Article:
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Crowding-Out Hypothesis versus Ricardian Equivalence Proposition: Evidence from Literature

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  • Gumus, Erdal

Abstract

The size of government expenditure in an economy grows over time. To finance these expenditures, public incomes must grow as well. Given that tax revenues are not sufficient for such spending and levying, new taxes and/or increasing current tax rates are not politically desirable, the only option left is to borrow. The purpose of this paper is to survey the two most important approaches, "crowding-out hypothesis" and "Ricardian Equivalence proposition", in the literature, and evaluate the economic consequences of public borrowing.

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Bibliographic Info

Paper provided by University Library of Munich, Germany in its series MPRA Paper with number 42141.

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Date of creation: 2003
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Publication status: Published in Eski┼čehir Osmangazi University Journal of Social Sciences 2.4(2003): pp. 21-35
Handle: RePEc:pra:mprapa:42141

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Keywords: Crowding-out; crowding-in; Ricardian equivalence; government expenditure; public borrowing;

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  1. Evans, Paul, 1988. "Are Consumers Ricardian? Evidence for the United States," Journal of Political Economy, University of Chicago Press, University of Chicago Press, vol. 96(5), pages 983-1004, October.
  2. Roberto Ricciuti, 2003. "Assessing Ricardian Equivalence," Journal of Economic Surveys, Wiley Blackwell, Wiley Blackwell, vol. 17(1), pages 55-78, February.
  3. Barro, Robert J, 1974. "Are Government Bonds Net Wealth?," Journal of Political Economy, University of Chicago Press, University of Chicago Press, vol. 82(6), pages 1095-1117, Nov.-Dec..
  4. Plosser, Charles I., 1982. "Government financing decisions and asset returns," Journal of Monetary Economics, Elsevier, Elsevier, vol. 9(3), pages 325-352.
  5. Bradley, Michael D., 1986. "Government spending or deficit financing: which causes crowding out?," Journal of Economics and Business, Elsevier, Elsevier, vol. 38(3), pages 203-214, August.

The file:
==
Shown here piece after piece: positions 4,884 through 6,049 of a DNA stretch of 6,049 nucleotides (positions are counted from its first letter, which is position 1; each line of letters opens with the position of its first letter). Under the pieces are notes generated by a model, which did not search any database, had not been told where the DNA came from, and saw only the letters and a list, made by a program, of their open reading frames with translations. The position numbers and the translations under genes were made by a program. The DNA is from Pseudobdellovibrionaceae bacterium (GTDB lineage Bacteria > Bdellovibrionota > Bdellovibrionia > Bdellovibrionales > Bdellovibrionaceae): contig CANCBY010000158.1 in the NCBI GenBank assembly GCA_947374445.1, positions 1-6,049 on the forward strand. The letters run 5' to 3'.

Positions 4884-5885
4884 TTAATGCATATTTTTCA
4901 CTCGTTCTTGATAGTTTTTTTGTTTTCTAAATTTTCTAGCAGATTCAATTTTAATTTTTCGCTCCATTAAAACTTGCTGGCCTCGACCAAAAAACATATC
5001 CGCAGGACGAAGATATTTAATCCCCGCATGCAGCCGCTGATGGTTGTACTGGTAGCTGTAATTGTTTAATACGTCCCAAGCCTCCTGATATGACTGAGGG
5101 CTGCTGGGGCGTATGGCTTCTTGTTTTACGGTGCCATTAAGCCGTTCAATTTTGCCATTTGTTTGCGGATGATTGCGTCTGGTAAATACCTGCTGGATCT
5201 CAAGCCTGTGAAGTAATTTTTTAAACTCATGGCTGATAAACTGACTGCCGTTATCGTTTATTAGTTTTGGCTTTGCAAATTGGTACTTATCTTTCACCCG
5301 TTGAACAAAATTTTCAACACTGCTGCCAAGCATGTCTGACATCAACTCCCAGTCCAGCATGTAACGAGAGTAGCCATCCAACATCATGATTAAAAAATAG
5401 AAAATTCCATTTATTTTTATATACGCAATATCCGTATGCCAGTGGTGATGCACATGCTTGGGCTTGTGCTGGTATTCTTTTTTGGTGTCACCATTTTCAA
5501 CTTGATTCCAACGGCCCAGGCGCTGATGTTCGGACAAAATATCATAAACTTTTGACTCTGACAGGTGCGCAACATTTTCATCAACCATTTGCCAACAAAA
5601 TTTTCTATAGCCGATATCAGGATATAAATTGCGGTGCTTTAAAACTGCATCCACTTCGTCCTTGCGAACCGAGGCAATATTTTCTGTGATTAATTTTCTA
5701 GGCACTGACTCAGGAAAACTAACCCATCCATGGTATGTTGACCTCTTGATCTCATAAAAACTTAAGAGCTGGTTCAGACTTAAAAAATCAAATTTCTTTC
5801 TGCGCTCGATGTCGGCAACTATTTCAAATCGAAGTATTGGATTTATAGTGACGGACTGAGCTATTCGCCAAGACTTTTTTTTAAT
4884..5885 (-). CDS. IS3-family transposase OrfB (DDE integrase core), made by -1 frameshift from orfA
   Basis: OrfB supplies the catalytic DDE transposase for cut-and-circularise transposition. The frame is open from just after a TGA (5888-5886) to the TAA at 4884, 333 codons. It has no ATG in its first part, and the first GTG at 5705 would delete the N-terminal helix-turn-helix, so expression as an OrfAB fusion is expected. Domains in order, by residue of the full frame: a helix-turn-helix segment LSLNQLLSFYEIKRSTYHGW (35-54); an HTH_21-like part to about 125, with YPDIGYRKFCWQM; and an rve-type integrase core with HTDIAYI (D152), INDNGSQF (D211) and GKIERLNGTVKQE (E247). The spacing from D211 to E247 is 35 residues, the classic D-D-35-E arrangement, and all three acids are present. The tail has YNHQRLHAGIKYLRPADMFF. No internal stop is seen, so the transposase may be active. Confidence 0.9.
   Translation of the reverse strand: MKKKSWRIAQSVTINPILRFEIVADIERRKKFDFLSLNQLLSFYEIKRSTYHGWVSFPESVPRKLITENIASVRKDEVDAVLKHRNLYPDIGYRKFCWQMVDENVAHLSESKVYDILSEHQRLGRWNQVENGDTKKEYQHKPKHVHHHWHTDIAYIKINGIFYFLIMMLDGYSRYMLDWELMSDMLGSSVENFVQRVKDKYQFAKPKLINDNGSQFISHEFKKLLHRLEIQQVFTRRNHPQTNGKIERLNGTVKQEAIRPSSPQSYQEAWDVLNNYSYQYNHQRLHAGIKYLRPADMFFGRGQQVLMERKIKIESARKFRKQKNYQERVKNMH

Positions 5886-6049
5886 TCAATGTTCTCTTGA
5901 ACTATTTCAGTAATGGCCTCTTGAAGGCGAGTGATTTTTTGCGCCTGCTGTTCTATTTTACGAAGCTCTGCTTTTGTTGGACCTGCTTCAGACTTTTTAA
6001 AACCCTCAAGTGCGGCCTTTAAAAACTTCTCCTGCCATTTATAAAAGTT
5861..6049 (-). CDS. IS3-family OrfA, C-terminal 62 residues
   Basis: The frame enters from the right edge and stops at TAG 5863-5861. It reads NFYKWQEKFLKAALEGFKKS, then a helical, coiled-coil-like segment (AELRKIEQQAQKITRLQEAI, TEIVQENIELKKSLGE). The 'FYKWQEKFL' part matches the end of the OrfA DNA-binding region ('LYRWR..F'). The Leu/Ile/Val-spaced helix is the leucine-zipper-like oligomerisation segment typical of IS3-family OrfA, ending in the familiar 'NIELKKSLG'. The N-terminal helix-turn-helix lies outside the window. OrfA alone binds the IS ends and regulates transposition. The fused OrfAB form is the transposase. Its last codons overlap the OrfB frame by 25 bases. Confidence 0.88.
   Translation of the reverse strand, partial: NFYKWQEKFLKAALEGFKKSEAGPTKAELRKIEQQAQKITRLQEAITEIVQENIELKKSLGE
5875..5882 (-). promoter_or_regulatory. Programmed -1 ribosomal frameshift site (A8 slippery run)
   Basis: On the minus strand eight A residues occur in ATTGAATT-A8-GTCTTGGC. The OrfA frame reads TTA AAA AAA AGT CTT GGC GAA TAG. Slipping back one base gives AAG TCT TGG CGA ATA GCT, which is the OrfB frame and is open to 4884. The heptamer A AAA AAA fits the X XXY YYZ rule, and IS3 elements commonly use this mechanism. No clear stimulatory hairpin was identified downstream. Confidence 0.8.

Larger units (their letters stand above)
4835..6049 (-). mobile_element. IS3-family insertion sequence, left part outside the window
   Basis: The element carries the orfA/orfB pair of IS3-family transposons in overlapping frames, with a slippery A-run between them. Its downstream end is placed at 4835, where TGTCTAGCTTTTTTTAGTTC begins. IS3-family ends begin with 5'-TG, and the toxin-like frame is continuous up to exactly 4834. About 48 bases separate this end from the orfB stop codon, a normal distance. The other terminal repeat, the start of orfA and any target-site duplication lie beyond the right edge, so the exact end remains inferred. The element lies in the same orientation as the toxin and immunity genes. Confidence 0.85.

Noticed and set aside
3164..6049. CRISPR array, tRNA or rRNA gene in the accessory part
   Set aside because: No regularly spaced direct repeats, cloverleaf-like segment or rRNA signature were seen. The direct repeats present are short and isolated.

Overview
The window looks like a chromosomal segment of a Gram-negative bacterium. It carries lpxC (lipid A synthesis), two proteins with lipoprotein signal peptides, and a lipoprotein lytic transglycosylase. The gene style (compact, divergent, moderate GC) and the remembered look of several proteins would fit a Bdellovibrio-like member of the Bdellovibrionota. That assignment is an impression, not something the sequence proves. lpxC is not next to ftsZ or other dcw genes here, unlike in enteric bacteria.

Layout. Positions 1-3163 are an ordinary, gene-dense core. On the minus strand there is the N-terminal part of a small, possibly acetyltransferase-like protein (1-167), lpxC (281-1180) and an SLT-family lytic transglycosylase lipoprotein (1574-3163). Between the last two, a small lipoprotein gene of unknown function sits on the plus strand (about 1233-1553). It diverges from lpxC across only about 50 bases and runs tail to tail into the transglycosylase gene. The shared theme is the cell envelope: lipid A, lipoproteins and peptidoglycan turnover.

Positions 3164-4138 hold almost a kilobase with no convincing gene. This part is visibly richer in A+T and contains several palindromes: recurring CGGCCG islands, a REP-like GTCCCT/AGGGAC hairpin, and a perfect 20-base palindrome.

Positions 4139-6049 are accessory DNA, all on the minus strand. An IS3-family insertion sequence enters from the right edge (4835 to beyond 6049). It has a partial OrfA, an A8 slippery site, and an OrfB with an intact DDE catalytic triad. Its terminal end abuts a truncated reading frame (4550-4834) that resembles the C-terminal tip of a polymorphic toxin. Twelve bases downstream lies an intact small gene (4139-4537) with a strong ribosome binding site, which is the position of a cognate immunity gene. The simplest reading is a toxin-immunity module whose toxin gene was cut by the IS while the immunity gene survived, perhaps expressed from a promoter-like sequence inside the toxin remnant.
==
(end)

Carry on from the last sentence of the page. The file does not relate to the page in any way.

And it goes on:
6. Buchanan, James M, 1976. "Barro on the Ricardian Equivalence Theorem," Journal of Political Economy, University of Chicago Press, University of Chicago Press, vol. 84(2), pages 337-42, April.
  7. Mark Wheeler, 1999. "The macroeconomic impacts of government debt: An empirical analysis of the 1980s and 1990s," Atlantic Economic Journal, International Atlantic Economic Society, International Atlantic Economic Society, vol. 27(3), pages 273-284, September.
  8. Nadeem U. Haque, 1988. "Fiscal Policy and Private Sector Saving Behavior in Developing Economies," IMF Staff Papers, Palgrave Macmillan, vol. 35(2), pages 316-335, June.
  9. Seater, John J, 1993. "Ricardian Equivalence," Journal of Economic Literature, American Economic Association, American Economic Association, vol. 31(1), pages 142-90, March.
  10. Weintraub, Robert E., 1978. "Congressional supervision of monetary policy," Journal of Monetary Economics, Elsevier, Elsevier, vol. 4(2), pages 341-362, April.
  11. Haug, Alfred A, 1990. "Ricardian Equivalence, Rational Expectations, and the Permanent Income Hypothesis," Journal of Money, Credit and Banking, Blackwell Publishing, Blackwell Publishing, vol. 22(3), pages 305-26, August.
  12. Makin, John H, 1983. "Real Interest, Money Surprises, Anticipated Inflation and Fiscal Deficits," The Review of Economics and Statistics, MIT Press, vol. 65(3), pages 374-84, August.
  13. Dwyer, Gerald P, Jr, 1982. "Inflation and Government Deficits," Economic Inquiry, Western Economic Association International, Western Economic Association International, vol. 20(3), pages 315-29, July.
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